Well, yes, of course. All VOIP services are vulnerable to bottlenecks (or QoS) as it’s all constrained by the lower layers on the stack. Doesn’t really matter how to try to spin it – bottlenecks or something else.
    Regardless – the same internet connection at my end-point, suffering congestion, will still experience better performance to a local server than an international server (unless of course, the congestion is close to the server node, rather than close to me.)

    You know your stuff :)
    But to add to it if I may. The more hops there are between the two end points in a VoIP communication, the more likely you will have issues. That is because every hop has the possibility to introduce jitter or packet loss.
    As soon as jitter or packetloss is incurred it no longer matters how far away the server is. At that point the quality has most likely been impacted. Having a close server only minimize the chance of more packet loss or jitter.
    But must importantly have a closer server node if designed right will reduce the latency, i.e. a delay in your phone call conversation.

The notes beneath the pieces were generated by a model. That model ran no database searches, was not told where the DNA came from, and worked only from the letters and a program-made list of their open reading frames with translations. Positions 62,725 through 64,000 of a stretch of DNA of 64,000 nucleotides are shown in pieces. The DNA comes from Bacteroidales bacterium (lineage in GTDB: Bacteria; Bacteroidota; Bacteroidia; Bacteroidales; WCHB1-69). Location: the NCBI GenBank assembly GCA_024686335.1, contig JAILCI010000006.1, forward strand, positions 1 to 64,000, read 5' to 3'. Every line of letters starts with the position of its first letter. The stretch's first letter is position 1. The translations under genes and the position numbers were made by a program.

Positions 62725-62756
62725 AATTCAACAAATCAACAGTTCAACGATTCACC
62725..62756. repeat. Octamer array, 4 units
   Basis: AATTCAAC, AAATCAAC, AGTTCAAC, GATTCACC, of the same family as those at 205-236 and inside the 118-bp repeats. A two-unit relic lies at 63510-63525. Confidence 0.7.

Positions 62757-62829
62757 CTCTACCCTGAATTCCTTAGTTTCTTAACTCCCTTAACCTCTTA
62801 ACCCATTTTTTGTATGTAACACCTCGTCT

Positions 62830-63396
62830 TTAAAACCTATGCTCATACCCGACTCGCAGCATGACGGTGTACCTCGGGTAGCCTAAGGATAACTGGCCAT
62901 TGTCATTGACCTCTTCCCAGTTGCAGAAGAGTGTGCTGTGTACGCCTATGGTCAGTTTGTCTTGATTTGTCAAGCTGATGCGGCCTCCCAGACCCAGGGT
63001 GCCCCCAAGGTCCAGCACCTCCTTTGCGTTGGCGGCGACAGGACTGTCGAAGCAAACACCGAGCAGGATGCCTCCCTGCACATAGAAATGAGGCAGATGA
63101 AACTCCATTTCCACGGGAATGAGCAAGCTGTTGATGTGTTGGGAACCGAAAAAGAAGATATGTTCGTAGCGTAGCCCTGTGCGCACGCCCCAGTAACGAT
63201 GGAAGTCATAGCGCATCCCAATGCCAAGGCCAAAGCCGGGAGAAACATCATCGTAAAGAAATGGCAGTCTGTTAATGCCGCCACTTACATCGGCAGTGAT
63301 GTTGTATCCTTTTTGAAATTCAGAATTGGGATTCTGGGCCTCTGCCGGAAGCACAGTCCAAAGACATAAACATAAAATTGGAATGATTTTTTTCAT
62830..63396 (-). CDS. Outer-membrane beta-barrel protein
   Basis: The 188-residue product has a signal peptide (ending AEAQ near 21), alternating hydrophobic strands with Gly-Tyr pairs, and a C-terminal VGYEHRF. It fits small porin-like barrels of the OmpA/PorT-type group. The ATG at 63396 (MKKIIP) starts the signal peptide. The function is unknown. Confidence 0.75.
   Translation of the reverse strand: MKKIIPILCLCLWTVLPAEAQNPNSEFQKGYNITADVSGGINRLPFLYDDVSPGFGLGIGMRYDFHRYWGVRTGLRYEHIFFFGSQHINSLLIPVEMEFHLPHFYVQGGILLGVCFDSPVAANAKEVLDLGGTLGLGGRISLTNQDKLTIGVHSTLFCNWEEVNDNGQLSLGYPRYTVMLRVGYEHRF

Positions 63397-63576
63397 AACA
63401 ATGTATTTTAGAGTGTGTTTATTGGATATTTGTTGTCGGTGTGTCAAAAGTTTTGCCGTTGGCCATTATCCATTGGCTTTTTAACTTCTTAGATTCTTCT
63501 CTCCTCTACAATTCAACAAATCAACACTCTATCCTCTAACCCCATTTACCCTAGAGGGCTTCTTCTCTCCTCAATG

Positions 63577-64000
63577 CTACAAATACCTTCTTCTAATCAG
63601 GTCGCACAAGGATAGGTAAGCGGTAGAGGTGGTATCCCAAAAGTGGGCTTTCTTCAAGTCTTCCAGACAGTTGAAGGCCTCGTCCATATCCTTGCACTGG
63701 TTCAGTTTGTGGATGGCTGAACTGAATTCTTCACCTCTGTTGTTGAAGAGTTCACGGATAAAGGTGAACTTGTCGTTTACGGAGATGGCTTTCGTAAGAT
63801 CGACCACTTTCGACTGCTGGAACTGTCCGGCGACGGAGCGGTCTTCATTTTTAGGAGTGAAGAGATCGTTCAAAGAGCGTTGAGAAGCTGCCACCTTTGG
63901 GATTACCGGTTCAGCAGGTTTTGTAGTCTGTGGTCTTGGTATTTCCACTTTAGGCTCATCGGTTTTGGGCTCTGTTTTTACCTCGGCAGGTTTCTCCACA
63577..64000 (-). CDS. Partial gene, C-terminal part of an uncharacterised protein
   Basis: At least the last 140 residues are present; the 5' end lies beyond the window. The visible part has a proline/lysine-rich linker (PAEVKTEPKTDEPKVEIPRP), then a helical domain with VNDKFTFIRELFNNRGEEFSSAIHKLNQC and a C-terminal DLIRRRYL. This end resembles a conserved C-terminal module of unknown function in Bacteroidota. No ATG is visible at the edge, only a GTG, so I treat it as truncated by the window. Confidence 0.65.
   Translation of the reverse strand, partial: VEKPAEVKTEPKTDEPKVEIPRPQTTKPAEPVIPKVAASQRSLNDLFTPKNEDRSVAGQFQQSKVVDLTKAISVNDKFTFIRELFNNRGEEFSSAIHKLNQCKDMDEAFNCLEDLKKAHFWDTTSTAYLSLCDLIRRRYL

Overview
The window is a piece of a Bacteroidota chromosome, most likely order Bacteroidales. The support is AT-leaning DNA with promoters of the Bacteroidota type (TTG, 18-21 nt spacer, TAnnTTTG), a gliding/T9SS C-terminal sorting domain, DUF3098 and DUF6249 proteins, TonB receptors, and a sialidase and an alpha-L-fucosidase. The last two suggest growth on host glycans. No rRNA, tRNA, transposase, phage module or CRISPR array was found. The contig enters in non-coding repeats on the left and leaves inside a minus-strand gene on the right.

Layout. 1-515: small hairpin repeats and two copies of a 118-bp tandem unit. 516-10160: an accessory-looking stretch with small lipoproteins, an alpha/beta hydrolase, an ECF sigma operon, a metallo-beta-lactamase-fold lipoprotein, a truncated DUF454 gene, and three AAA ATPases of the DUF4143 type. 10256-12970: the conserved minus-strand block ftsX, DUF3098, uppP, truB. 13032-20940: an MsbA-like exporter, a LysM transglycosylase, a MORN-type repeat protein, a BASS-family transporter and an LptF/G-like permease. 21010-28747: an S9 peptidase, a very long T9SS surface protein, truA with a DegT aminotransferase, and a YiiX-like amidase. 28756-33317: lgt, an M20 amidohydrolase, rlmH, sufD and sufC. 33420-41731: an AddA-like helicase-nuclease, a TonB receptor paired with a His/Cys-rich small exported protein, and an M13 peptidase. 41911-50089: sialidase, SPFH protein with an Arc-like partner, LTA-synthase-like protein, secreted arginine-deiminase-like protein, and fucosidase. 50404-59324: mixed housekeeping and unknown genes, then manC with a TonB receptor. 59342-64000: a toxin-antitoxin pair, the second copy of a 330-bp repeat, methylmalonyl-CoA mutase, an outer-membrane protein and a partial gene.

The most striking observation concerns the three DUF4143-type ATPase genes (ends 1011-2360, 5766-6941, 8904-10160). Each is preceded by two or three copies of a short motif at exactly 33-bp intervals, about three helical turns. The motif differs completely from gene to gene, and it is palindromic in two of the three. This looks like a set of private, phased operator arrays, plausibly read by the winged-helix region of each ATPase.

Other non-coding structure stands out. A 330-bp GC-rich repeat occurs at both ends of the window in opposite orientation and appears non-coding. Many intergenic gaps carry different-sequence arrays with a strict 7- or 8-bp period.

I understand this importance and because of this the network I put in place is designed to reduce the chances of packetloss and jitter, while at the same time ensuring that the two people talking do not hear a delay in their conversation.

    TehCamel, post: 211148 wrote:
    Yep, which Amazon servers? I’d be interested to spin up a couple of identical EC2 instances in the SEA region and also in the US East and US West region and actually run traceroutes and ping tests but I’m almost certain that you’d see slower response times to USW and USE than SEA.

    Let me know how this test goes.
    My guess is you will see about 250ms to US servers and about 100ms to SEA severs.
    if you decide to test voip over it I can tell you that you will hear the difference as a longer delay in the conversation, well I could when I did similar tests.

    #1179169
    MichaelDigital
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    The Amazon global network, as you may know, has regional access nodes, the one servicing Australia is the Sydney based one – this is what makes AWS services so efficient, fast and scalable – not to mention very economical – voice data is digitally identical with any other data. You will always experience variations in the throughput in accordance with the infrastructure, backbone e.t.c